Foreign

December 6, 2022

Xi may opt for military aggression against Taiwan to stem ongoing protests

As evidenced by the widespread opposition to the CCP’s ‘Zero Covid’ policy and the protests that took place across the country, Xi Jinping, who was elected as the CCP’s leader for an unprecedented third term may opt for Taiwan as an emotive card to sway Chinese public opinion and maintain his position in Chinese politics, according to Indo Pacific Centre for Strategic Communications.
As China is not in a ‘good condition’ politically, economically, or socially due to widespread protests over its zero-Covid policy in major cities, military experts claimed that the Chinese leadership can use Taiwan as an emotive card to influence public opinion in China and prevent the CPC from becoming unpopular, as seen by the widespread opposition to the CPC’s ‘Zero Covid’ policies and protests across the nation.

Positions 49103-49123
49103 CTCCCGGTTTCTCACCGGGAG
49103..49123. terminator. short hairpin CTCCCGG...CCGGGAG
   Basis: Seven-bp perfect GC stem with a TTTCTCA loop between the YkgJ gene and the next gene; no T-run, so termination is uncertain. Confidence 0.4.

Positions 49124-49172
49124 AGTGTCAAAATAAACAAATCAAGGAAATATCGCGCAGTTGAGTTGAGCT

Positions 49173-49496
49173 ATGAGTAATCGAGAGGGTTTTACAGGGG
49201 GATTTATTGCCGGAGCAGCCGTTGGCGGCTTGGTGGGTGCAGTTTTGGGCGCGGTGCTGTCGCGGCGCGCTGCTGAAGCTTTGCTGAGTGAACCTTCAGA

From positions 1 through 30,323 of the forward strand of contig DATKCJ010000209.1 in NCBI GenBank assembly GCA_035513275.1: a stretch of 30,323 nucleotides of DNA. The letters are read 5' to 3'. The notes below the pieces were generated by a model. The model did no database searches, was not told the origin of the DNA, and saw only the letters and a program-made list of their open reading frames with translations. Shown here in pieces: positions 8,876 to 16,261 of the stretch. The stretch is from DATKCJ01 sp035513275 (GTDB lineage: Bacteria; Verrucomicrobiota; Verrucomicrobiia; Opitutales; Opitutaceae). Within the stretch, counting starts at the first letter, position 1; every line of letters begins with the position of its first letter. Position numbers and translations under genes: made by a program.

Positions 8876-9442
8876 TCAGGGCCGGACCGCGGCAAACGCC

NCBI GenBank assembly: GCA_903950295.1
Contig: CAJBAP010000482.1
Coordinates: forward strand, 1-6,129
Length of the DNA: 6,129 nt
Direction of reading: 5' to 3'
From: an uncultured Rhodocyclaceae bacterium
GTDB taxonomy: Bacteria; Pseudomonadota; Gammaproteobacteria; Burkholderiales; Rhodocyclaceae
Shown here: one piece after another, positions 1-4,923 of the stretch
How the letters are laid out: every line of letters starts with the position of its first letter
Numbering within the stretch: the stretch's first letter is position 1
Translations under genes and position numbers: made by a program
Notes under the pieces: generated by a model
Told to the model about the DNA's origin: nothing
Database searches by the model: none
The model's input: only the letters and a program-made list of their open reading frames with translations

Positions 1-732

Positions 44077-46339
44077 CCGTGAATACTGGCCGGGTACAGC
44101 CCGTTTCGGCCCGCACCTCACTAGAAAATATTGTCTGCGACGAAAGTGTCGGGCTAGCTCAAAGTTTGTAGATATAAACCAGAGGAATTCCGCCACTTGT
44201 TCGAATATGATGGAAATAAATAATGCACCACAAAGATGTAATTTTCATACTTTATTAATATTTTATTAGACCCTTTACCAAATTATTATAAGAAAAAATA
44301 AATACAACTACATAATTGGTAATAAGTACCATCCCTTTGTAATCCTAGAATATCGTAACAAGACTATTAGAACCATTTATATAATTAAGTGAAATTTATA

The CPC has become less appealing to many individuals, particularly farmers and urban workers due to authoritarian rule in the country, the think-tank claimed.
Since then, there has been a significant shift in the Chinese people’s perception of the CPC-led government, it said, adding that they appear to have lost faith in the Communist government, particularly during the Covid period.
There is no love lost between the populace and the CPC, as demonstrated by the protests.

However, some experts claimed that it is not easy to launch military aggression against Taiwan, given its geographical position and the backing it gets from the US, the think-tank further reported.
Over the weekend, thousands of people in Shanghai, China’s biggest city and financial centre, protested against the government’s strict Covid-19 measures and denounced the Chinese Communist Party’s (CCP) ‘authoritarian rule’, according to Human Rights Watch (HRW).
University students across the country gathered on campuses to demonstrate, and hundreds in Wuhan, where Covid-19 originated, Chengdu, Beijing, and other large cities also took to the streets. (ANI)